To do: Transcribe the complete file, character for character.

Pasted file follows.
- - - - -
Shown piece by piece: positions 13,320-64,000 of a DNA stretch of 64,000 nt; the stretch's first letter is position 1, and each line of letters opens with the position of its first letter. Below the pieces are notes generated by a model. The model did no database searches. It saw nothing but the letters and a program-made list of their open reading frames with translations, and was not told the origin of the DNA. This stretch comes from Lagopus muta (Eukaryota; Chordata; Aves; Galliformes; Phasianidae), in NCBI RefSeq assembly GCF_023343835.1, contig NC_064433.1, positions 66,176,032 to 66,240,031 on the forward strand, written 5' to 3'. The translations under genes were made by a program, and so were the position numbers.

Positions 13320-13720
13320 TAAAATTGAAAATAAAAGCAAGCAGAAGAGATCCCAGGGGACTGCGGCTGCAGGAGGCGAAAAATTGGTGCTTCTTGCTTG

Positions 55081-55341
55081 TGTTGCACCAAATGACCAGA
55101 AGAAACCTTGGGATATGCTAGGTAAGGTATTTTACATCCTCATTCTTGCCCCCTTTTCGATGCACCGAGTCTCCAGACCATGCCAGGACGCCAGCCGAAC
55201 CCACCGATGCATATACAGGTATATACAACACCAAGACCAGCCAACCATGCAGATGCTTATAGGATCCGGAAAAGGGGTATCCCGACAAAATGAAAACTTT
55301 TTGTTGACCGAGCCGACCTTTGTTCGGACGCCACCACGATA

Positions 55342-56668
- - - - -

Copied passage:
Shown piece by piece: positions 13,320-64,000 of a DNA stretch of 64,000 nt; the stretch's first letter is position 1, and each line of letters opens with the position of its first letter. Below the pieces are notes generated by a model. The model did no database searches. It saw nothing but the letters and a program-made list of their open reading frames with translations, and was not told the origin of the DNA. This stretch comes from Lagopus muta (Eukaryota; Chordata; Aves; Galliformes; Phasianidae), in NCBI RefSeq assembly GCF_023343835.1, contig NC_064433.1, positions 66,176,032 to 66,240,031 on the forward strand, written 5' to 3'. The translations under genes were made by a program, and so were the position numbers.

Positions 13320-13720
13320 TAAAATTGAAAATAAAAGCAAGCAGAAGAGATCCCAGGGGACTGCGGCTGCAGGAGGCGAAAAATTGGTGCTTCTTGCTTG

Positions 55081-55341
55081 TGTTGCACCAAATGACCAGA
55101 AGAAACCTTGGGATATGCTAGGTAAGGTATTTTACATCCTCATTCTTGCCCCCTTTTCGATGCACCGAGTCTCCAGACCATGCCAGGACGCCAGCCGAAC
55201 CCACCGATGCATATACAGGTATATACAACACCAAGACCAGCCAACCATGCAGATGCTTATAGGATCCGGAAAAGGGGTATCCCGACAAAATGAAAACTTT
55301 TTGTTGACCGAGCCGACCTTTGTTCGGACGCCACCACGATA

Positions 55342-56668